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January 2004


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Moritz Lennert <[log in to unmask]>
Reply To:
Classification, clustering, and phylogeny estimation
Mon, 26 Jan 2004 16:45:32 +0100
text/plain (42 lines)
Fionn Murtagh said:
> Moritz,
> Normal situation for clustering used with correspondence analysis.  Code
> in Java is at   I will put
> code in C for the clustering there soon, and in R for all - corresp.
> analysis and hier. clustering  (weights on cases, min. var. criterion,
> reciprocal nearest neigh. algorithm) .

Thank you, this sounds great. I would be very interested once you're done,
especially concerning R.

However, I was not really looking for code or algorithms (although I'm
interested in seeing this implemented in R). We have done this before and
have home-made fortran programs to do this. However, looking into the
possibility of doing this with R, I was surprised to see that none of the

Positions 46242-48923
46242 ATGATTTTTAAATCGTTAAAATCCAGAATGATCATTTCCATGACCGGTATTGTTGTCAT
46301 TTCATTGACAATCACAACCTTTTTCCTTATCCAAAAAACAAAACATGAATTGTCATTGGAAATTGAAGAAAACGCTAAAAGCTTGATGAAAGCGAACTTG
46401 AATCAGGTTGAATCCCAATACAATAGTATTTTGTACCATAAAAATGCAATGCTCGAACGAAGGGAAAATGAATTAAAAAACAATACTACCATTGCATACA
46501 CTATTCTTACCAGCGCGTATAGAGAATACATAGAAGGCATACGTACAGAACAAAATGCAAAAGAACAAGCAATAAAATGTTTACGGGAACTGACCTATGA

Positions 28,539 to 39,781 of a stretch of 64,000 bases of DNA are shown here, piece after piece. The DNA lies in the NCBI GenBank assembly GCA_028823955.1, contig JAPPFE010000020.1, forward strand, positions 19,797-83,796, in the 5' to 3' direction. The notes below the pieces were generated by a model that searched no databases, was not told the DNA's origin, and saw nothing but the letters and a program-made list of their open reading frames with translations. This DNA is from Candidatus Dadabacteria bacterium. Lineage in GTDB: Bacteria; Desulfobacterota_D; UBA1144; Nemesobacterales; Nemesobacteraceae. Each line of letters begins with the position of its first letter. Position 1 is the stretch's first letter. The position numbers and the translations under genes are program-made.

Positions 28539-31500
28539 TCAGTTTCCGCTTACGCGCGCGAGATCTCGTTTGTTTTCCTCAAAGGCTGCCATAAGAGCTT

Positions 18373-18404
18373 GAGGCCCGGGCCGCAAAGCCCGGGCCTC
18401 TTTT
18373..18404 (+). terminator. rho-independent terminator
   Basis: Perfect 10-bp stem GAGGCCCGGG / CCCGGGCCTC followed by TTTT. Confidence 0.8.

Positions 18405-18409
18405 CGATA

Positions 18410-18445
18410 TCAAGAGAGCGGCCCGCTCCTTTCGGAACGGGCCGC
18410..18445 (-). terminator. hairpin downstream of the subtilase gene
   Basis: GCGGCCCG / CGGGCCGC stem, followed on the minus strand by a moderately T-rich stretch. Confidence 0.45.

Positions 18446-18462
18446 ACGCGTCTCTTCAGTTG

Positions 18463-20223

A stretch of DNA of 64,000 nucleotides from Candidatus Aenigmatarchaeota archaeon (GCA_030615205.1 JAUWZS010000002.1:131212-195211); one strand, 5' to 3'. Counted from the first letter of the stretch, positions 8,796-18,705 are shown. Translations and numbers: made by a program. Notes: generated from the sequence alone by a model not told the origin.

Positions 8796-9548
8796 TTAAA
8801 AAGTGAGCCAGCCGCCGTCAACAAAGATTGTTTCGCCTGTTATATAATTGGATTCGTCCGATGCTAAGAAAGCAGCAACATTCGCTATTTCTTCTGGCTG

existing cluster algorithms implemented allow such weighting of cases. I
was, therefore, wondering whether this had any reason that I should know
of, other than just pure lack of interest.

In order to (hopefully) make my question clearer, here is an explanation
of what we doing currently:

We have the census tracts of the city of Brussels. We have a series of
data concerning the housing market in each census tract (type of
ownership, number of rented appartments, etc). In order to put a bit of
order into this information, we would like to run a cluster analysis to
identify different types of ownership/housing structures.

My question stems from the fact that the total population of housing units
differ quite strongly from one census tract to the other. We do not want
tracts with small populations to have the same influence on the types as
tracts with large populations. Thus the idea of weighting each census
tract according to its population.

You seem to be saying that this is a standard situation when clustering
results of correspondance analyses, but is this used in general
agglomerative clustering algorithms ?